As far as being plagiarized, it’s not the first time that I find close similarities between my work and a bigger brand’s ; Few years ago, my first magazine Ghubar, released an African issue – styling Rwandan model Christelle Yambayisa wearing a wax prints head wrap on the cover. Some time later, a cosmetic brand, Black up, launched a campaign using the same model and styling, resulting on a visual a bit too similar to ours.

I was very vocal about it because I knew I was in my right to be. They reached out, and we settled the issue.

The thing is, with the Internet, and social media, and overall the global exposure of everything, we all have to be careful of what we do. The war we’re fighting is one of image, and there are things we can’t recover from once exposed.

EBONY.com: Do you feel that there is space at the table for African designers?

Diouf: Definitely. I believe there is enough space for everyone. The African fashion industry is slowly shaping and structuring itself, it’s a matter of time before it becomes a tangible player on the global map.

EBONY.com: Your story has been covered on different sites. Is the international reaction what you expected? Is it proportionate to your allegations in your opinion?

Diouf: I wasn’t expecting that attention, but I am grateful for the support because it’s very difficult for small entities to have their voice heard on that scale. And yes it is, because I don’t believe some of the publications (that are very reliable sources) would have covered the story if there wasn’t an ounce of doubt on their hands too.

I don’t believe fashion institutions like Vogue or Elle are into sensationalism.

Plagiarism in Fashion — and by luxury brands — is nothing new. Think about the case of this Irish lady who got her sweater design stolen by Chanel, or again YSL copying Christian Louboutin’s red sole trademark for one of their collection.

Fashion is a business, but it all starts with creativity. If you don’t have any, collaborate.

Sarah Diouf

EBONY.com: What is the hardest thing about being an emerging African designer? Do you think that you are an easier target?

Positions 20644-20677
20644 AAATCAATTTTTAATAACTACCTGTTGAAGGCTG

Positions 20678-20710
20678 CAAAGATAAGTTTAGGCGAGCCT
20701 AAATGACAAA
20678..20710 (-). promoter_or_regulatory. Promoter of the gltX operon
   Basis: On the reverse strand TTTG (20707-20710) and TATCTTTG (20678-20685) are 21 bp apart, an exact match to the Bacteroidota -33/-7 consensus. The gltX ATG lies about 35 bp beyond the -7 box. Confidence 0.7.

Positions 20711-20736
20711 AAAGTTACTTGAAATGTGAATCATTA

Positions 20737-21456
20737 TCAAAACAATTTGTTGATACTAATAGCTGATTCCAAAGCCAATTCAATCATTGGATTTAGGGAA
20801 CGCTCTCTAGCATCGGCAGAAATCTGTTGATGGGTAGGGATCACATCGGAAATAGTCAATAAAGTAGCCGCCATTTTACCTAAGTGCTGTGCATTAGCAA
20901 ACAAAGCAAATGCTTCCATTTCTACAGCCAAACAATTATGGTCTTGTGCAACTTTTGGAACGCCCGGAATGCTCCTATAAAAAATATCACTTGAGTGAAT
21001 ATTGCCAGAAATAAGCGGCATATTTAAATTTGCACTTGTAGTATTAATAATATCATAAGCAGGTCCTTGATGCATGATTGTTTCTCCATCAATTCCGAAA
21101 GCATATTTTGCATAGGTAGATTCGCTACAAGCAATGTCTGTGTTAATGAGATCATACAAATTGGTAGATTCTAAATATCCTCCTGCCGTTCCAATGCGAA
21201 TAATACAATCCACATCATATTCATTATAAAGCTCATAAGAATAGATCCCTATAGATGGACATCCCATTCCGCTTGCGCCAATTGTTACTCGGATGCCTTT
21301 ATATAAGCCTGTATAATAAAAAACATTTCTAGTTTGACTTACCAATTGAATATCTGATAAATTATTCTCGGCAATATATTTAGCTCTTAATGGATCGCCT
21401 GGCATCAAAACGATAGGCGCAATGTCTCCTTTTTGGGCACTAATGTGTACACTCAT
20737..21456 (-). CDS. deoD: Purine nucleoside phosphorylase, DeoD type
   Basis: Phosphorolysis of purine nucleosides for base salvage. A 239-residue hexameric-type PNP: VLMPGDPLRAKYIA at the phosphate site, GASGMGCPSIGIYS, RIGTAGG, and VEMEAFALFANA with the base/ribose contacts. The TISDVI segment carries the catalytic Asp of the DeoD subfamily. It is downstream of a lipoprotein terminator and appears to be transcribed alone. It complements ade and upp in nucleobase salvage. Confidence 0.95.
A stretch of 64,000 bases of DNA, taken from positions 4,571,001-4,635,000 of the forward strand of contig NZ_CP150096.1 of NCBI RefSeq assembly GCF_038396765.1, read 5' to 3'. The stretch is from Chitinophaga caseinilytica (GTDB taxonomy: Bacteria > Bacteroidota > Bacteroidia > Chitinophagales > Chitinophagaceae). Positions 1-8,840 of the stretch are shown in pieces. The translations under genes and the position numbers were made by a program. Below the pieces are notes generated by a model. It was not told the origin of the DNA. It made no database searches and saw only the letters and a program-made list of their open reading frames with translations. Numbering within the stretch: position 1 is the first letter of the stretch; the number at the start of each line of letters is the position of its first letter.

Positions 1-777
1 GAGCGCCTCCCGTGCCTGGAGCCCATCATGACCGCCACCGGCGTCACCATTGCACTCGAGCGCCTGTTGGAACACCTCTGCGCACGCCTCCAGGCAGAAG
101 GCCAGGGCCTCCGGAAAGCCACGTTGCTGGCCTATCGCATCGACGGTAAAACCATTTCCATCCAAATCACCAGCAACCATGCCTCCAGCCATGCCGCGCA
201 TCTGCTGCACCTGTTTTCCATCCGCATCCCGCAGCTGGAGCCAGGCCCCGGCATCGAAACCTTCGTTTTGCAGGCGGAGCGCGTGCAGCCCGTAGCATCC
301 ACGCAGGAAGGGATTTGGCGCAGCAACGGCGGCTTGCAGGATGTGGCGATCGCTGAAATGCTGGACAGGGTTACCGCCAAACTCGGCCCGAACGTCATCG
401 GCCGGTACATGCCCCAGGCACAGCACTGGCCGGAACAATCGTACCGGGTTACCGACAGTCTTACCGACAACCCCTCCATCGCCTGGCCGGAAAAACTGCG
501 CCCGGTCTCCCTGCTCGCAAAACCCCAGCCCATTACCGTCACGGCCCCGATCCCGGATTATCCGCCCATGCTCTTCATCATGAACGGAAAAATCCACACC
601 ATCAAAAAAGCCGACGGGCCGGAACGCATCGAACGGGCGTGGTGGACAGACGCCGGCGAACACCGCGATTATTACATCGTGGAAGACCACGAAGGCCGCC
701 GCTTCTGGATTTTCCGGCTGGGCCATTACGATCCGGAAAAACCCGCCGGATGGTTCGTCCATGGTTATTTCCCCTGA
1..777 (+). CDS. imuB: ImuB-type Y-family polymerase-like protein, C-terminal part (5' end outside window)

Diouf: I would say entering the global market as selling to a global consumer base. Which is what I believe being a successful brand is. There is a convincing regarding quality that has to be done, but it’s up to us to break that barrier.

As far as being a target, I think the world is watching the continent like never before. At the same time, some people are still in the mindset of [no one would notice if…] which is absolutely wrong and false.

At least one person will notice, because someone’s always watching.

EBONY.com: Did this incident affect your way of seeing the future of your brand in any way (positive or/and negative). Where do you see Tongoro in 10 years?

Diouf: Not at all. It convinces me I am on the right track.

Tongoro is the first affordable African online retailer brand selling and shipping (almost) worldwide.

Think online versions of Zara, Topshop, H&M: fashionable items at attractive prices to which you add our unique features. It’s a combination that works, and what I lean towards.

I just think it’s sad for the brand to be introduced globally through such an unfortunate event. But there’s always good in bad

EBONY.com: What is your favorite thing about Senegal?

Diouf: The Quality of life.

EBONY.com: Favorite cities?

Diouf: Dakar and Saint Louis

EBONY.com: If you weren’t a fashion designer, what would you be?

Diouf: [Laughs] don’t define myself as a fashion designer. I am a creative, for sure, but I have 2 businesses. Tongoro being the latest, and Ifren Media Group, my first entrepreneurial venture : a publishing and visual production company housing 2 publications. Ghubar a fashion and culture online magazine, and NOIR a fashion and lifestyle magazine for black women.

EBONY.com: How do you unstuck creatively?

Diouf: I travel.

EBONY.com: Who is your style icon?

Diouf: I would say Life icon : Miriam Makeba

EBONY.com: Best part of working in fashion

Diouf: Having someone’s day made by wearing something you created

EBONY.com: What’s on your playlist right now?

Diouf: Jay Z, Public Service Announcement / Inna Modja, Tombouctou / Ali Farka Touré, Kala Djula

EBONY.com: If you could bring 3 things on an island what would it be?

Diouf: Size Zero, a book by Guram Gvasalia / A picture of my parents / A Journal and a pen

EBONY.com: Guilty pleasures?

Diouf: Oreo Ice cream and Shoes

EBONY.com: Biggest celebrity/personality exposure so far?

Diouf: Maybe not biggest but best : Naomi Campbell at a Givenchy after party in Paris